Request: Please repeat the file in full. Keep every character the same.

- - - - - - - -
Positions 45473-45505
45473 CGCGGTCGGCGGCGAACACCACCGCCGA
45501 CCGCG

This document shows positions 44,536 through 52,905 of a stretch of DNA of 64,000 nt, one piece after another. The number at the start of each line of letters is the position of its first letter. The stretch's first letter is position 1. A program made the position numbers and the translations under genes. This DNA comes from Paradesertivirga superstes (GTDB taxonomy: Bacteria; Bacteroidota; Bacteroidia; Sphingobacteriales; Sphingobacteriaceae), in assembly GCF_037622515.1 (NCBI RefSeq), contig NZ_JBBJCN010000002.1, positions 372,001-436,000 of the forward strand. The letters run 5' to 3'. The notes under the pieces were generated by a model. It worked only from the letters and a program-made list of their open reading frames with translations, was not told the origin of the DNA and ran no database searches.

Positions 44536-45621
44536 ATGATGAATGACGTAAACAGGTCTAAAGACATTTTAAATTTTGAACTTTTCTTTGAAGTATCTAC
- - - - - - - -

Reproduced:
Positions 45473-45505
45473 CGCGGTCGGCGGCGAACACCACCGCCGA
45501 CCGCG

This document shows positions 44,536 through 52,905 of a stretch of DNA of 64,000 nt, one piece after another. The number at the start of each line of letters is the position of its first letter. The stretch's first letter is position 1. A program made the position numbers and the translations under genes. This DNA comes from Paradesertivirga superstes (GTDB taxonomy: Bacteria; Bacteroidota; Bacteroidia; Sphingobacteriales; Sphingobacteriaceae), in assembly GCF_037622515.1 (NCBI RefSeq), contig NZ_JBBJCN010000002.1, positions 372,001-436,000 of the forward strand. The letters run 5' to 3'. The notes under the pieces were generated by a model. It worked only from the letters and a program-made list of their open reading frames with translations, was not told the origin of the DNA and ran no database searches.

Positions 44536-45621
44536 ATGATGAATGACGTAAACAGGTCTAAAGACATTTTAAATTTTGAACTTTTCTTTGAAGTATCTAC